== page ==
CAMERA provides a backgrounder on the history of and conflict over that city.
--Once again, the dishonest battle cry to "defend" the Al Aqsa mosque from Jewish plans of takeover, is being cynically used as a clarion call for violent jihad. It is the latest salvo in a war against Judaism's legacy in Jerusalem. CAMERA provides background on the battle over the Temple Mount, which is based on Muslim claims of supremacy and fought on multiple political and violent battlefronts.
One of the main obstacles to previous peace-making efforts in the Palestinian-Israeli conflict has been the issue of dividing Jerusalem. There is no doubt that these competing demands and claims will be difficult to reconcile. It is made all the more difficult by a media that errs or misleads on the topic. This backgrounder addresses common media misrepresentations regarding Jerusalem.
When the New York Times architecture critic takes aim at plans for a cable car in Jerusalem, is the problem the structures themselves, or who is building them?
Echoing Peace Now talking points, the AP charges Israel with “systematic discrimination” in east Jerusalem — without the data to support the claim.
Arabic language reports of Western media outlets including BBC, Sky, Reuters, CNN and the Independent refer to Jews visiting the Temple Mount as "settlers" and "extremists" engaged in "Talmudic rituals" at the site where the Jewish Temples "allegedly" stood in antiquity.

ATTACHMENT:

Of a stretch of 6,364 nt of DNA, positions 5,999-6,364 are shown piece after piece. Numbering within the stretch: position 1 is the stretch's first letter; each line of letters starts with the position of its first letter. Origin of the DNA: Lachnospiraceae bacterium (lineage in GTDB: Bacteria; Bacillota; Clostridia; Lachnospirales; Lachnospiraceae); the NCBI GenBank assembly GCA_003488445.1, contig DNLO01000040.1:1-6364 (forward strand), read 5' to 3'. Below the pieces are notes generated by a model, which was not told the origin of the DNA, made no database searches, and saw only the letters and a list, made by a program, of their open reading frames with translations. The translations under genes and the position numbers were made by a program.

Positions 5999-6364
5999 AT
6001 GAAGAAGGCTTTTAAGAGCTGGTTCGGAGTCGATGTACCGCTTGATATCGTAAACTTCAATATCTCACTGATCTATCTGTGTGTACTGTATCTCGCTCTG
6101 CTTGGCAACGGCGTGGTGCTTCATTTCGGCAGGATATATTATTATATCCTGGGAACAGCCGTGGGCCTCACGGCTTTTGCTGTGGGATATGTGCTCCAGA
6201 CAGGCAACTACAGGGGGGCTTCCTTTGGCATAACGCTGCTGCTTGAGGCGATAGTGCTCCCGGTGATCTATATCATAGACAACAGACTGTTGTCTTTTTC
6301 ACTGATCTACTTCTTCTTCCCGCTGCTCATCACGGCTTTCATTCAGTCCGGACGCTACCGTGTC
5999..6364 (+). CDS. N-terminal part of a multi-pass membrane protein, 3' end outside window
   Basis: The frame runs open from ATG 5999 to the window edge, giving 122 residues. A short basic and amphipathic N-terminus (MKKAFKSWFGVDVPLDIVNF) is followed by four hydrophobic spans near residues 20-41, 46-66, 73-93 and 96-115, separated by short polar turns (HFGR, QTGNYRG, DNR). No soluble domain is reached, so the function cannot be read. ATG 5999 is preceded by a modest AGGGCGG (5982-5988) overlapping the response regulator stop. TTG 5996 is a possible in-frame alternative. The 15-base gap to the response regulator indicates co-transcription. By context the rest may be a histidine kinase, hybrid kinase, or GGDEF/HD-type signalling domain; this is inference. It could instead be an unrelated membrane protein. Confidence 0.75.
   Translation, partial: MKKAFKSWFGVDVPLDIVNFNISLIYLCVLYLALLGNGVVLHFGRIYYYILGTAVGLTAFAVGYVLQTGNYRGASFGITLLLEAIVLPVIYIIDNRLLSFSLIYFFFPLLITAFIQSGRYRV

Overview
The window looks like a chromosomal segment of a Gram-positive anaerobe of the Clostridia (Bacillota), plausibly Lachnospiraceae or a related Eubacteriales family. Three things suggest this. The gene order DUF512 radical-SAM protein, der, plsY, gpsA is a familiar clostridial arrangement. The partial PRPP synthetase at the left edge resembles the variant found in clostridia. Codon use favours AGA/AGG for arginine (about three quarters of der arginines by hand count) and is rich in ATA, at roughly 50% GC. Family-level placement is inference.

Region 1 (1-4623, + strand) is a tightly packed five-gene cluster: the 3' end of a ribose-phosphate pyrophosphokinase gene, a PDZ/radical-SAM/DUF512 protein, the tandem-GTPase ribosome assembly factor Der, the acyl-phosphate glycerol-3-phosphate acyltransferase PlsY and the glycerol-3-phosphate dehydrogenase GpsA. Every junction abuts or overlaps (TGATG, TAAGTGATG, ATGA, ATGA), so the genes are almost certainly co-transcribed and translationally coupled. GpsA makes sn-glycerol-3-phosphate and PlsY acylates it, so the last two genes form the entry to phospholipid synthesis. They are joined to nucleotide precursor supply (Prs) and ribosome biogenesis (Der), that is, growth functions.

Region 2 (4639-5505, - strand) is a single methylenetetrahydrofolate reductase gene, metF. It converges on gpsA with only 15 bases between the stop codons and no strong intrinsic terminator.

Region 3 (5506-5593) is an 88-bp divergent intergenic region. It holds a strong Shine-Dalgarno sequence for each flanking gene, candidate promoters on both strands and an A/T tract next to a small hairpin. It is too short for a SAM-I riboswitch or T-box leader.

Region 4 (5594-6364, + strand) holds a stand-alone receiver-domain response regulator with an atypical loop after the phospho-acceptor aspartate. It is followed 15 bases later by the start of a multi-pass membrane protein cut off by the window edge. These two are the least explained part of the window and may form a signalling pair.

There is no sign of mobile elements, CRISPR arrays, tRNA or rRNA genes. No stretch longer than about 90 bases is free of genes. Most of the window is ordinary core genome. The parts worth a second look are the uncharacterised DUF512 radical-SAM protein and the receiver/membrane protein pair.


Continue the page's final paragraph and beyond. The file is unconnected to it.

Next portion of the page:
When is a "worshipper" not a worshipper? Reuters and AP captions misidentify Jewish visitors to the Temple Mount, forbidden from prayers and rituals, as "worshippers." The agencies also mischaracterize Muslims engaged in violence against police as "worshippers."
InfoEquitable flags falsehoods in a tendentious AFP story on the separation barrier, and prompts significant improvement. In the process, the French media-monitoring site exposes problematic social media posts by reporter Hiba Aslan.
Given the complicated geopolitical realities of the disputed city of Jerusalem, journalists have a particular responsibility to be precise. That was not the case, however, when several news reports this week inaccurately placed the demolished Wadi Hummus buildings in Jerusalem.
A cover story by Geraldine Brooks in the summer edition of Smithsonian misinforms about the Palestinian-Israeli conflict with errors, omissions, and underscoring of disputed allegations under the guise of providing an even-handed exploration of both sides.
John B. Quigley, Ohio State University law Professor, has a career-long record of vilifying the Jewish state. This includes speech making to anti-Israel propaganda groups as well as various writings.
CAMERA prompts correction after AFP that Jerusalem became a city sacred to Jews during the Muslim conquest in the seventh century. In fact, the Muslim conquest of Jerusalem came some 1500 years after the city gained its holy status in Judaism and centuries after it became holy in Christianity.
CAMERA today prompts correction of a series of AFP captions which erroneously reported that access to the Dome of the Rock Muslim shrine has been cut off since 2003.